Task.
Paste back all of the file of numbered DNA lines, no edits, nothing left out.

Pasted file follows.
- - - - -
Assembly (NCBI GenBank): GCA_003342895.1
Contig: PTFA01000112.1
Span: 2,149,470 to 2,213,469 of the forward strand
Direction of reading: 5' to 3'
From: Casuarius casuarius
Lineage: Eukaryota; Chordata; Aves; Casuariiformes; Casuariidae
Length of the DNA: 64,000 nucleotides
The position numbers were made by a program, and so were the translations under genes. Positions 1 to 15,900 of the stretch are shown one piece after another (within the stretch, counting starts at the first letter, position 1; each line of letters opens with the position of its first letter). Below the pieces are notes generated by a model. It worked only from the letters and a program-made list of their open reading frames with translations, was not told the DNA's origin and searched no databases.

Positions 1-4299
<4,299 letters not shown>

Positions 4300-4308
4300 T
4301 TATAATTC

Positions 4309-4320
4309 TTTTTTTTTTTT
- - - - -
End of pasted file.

Assembly (NCBI GenBank): GCA_003342895.1
Contig: PTFA01000112.1
Span: 2,149,470 to 2,213,469 of the forward strand
Direction of reading: 5' to 3'
From: Casuarius casuarius
Lineage: Eukaryota; Chordata; Aves; Casuariiformes; Casuariidae
Length of the DNA: 64,000 nucleotides
The position numbers were made by a program, and so were the translations under genes. Positions 1 to 15,900 of the stretch are shown one piece after another (within the stretch, counting starts at the first letter, position 1; each line of letters opens with the position of its first letter). Below the pieces are notes generated by a model. It worked only from the letters and a program-made list of their open reading frames with translations, was not told the DNA's origin and searched no databases.

Positions 1-4299
<4,299 letters not shown>

Positions 4300-4308
4300 T
4301 TATAATTC

Positions 4309-4320
4309 TTTTTTTTTTTT